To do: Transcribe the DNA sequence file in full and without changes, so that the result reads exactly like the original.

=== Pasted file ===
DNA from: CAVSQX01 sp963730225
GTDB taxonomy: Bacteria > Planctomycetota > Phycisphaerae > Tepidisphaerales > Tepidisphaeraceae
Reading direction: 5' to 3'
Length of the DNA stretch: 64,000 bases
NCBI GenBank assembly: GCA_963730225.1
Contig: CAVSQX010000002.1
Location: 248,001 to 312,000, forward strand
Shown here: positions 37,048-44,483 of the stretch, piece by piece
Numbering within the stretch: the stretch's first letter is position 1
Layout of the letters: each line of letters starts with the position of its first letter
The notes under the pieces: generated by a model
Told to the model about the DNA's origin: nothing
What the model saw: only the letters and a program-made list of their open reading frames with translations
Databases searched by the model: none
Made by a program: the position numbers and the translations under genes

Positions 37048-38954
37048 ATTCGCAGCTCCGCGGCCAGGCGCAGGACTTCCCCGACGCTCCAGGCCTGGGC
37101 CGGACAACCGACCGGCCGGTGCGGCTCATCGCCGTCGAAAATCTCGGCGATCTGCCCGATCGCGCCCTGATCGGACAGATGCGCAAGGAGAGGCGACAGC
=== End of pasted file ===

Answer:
DNA from: CAVSQX01 sp963730225
GTDB taxonomy: Bacteria > Planctomycetota > Phycisphaerae > Tepidisphaerales > Tepidisphaeraceae
Reading direction: 5' to 3'
Length of the DNA stretch: 64,000 bases
NCBI GenBank assembly: GCA_963730225.1
Contig: CAVSQX010000002.1
Location: 248,001 to 312,000, forward strand
Shown here: positions 37,048-44,483 of the stretch, piece by piece
Numbering within the stretch: the stretch's first letter is position 1
Layout of the letters: each line of letters starts with the position of its first letter
The notes under the pieces: generated by a model
Told to the model about the DNA's origin: nothing
What the model saw: only the letters and a program-made list of their open reading frames with translations
Databases searched by the model: none
Made by a program: the position numbers and the translations under genes

Positions 37048-38954
37048 ATTCGCAGCTCCGCGGCCAGGCGCAGGACTTCCCCGACGCTCCAGGCCTGGGC
37101 CGGACAACCGACCGGCCGGTGCGGCTCATCGCCGTCGAAAATCTCGGCGATCTGCCCGATCGCGCCCTGATCGGACAGATGCGCAAGGAGAGGCGACAGC